Ohio Environmental Council, January 16, 2013
The Ohio Environmental Council is praising the agriculture industry and the administration of Ohio Governor John Kasich for their actions to encourage more responsible use of fertilizer and manure in farming.
Twenty agriculture organizations representing producers and related groups are distributing a joint letter to Ohio farmers and ranchers, exhorting them to more responsibly manage the application of nutrients from fertilizer and animal manure on their farm fields to help clean up the state’s water resources.
The letter urges farmers to commit to the principles of “4R Nutrient Stewardship:” using the right fertilizer source, at the right rate, at the right time, and with the right placement. It also includes the warning: “If farmers don’t do this on their own, there will be federal and state laws and regulations that will mandate how you farm.”
The effort was jump-started by a comprehensive state government report issued in March 2012 that urged prompt action to cut the amount of dissolved phosphorus and other agricultural nutrients entering into Ohio’s streams and water resources. The report was issued by a working group of stakeholders chaired by Ohio Department of Agriculture Director David Daniels, Ohio EPA Director Scott Nally, and Ohio Department of Natural Resources Director James Zehringer.
The ag-coalition letter urges farmers to adopt conservation measures to help stem the growing tide of harmful algal blooms that have plagued many Ohio lakes, including Grand Lake St. Marys and the western basin of Lake Erie. Nutrient-rich runoff from farm fields, city streets, and other sources can fuel the growth of dangerous algae. The algae produce toxins that can sicken people, pets, and fish, and disrupt aquatic ecosystems.
The Kasich administration report from last year along with a previous state report from 2010 clearly concluded that excessive amounts of dissolved phosphorus and other nutrients are the main drivers of these harmful algal blooms. The reports identified agricultural operations as a prime source of nutrient pollution.
Last month, the Ohio DNR Division of Soil and Water Resources ordered five farmers in the Grand Lake St. Marys drainage basin to take immediate action to reduce nutrient runoff from their farms and feedlots. The western Ohio lake—the largest inland lake in Ohio—has been plagued by several serious toxic algae outbreaks.
The Kasich administration has invested some $8 million in water treatments for Grand Lake St. Marys in western Ohio. The state has committed an additional $3 million to start nutrient clean-up efforts in Lake Erie.
Each year, farmers add tons of phosphorus and nitrogen to fields to boost crop yields. Ohio farmers in the Lake Erie drainage basin apply an estimated 43,700 tons of phosphorus through the application of fertilizer and animal manure. A portion of the fertilizer and manure is lost from crop fields through surface runoff from rain and snow melt and through subsurface drain tiles; the nutrients eventually drain to streams and lakes.
For decades, many farmers have cooperated with state and federal conservation agencies to qualify for funding assistance for equipment and technical advice to fine tune the proper rate of nutrient application and reduce soil erosion and runoff.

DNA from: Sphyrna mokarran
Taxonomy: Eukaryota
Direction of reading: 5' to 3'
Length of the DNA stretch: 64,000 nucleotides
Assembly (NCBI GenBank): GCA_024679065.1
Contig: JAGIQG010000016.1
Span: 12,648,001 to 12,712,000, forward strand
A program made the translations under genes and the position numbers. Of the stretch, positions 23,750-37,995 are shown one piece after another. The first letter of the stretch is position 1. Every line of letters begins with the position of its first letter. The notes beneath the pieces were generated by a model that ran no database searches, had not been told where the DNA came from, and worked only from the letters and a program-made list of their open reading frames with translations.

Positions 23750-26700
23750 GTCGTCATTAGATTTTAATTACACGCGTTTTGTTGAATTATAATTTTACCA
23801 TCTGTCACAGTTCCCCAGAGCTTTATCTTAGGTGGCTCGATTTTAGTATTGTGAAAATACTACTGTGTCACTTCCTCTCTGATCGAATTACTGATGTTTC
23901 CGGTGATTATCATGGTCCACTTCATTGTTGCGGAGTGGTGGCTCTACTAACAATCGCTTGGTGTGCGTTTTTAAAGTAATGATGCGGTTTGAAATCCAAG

In 2011, farmers and ranchers used $11.9 million from the Environmental Quality Incentive Program (EQIP) to upgrade equipment, plant grass filter strips and cover crops, and take other measures to help mange water use, protect water quality, control erosion, and incorporate conservation into their farming operations.
“The Ohio Environmental Council fully supports the use of voluntary conservation practices by farmers,” said Joe Logan, Director of Agriculture Programs for the OEC. Logan, a fifth-generation grain and beef farmer from Trumbull County, participated in a work group appointed by the three state agency directors to help draft recommendations for the March, 2012 report by ODA, OEPA, and ODNR.
“These programs are helping to keep the soil and nutrients on the field and out of the stream. But voluntary efforts alone may not be sufficient to accomplish the magnitude of nutrient reductions necessary to prevent toxic algae and to fully restore water quality in western Lake Erie and Ohio’s inland lakes and streams.
“Most farmers are conservation minded. But some, due to economic circumstances or their traditional farming practices, simply have not been willing to take full advantage of these programs. We hope the ag-coalition letter helps motivate those farmers to take the matter of responsible nutrient use more seriously.
“In recent years, nutrient pollution and harmful algae problems have grown, despite on-going voluntary conservation initiatives. In order to restore the health of Lake Erie, Grand Lake St. Marys, and Ohio’s other inland lakes, all farmers and ranchers should help conserve soil and water resources. Ultimately, though, a regulatory lever may be needed to make that happen.
“Farmers are a fundamental part of Ohio’s economy. And agriculture is one of several contributors to our nutrient runoff pollution. But agriculture most certainly must be part of the solution, and that is why we salute the ag-coalition for its letter. Our state and nation must resolve the nutrient issue, likely through a combination of voluntary efforts, eligibility requirements for Farm Bill programs, and direct regulatory requirements.
“The OEC is committed to continuing to work with all stakeholders toward finding responsible and effective solutions that will work for farmers, for clean water, and for all the citizens of Ohio,” concluded Logan.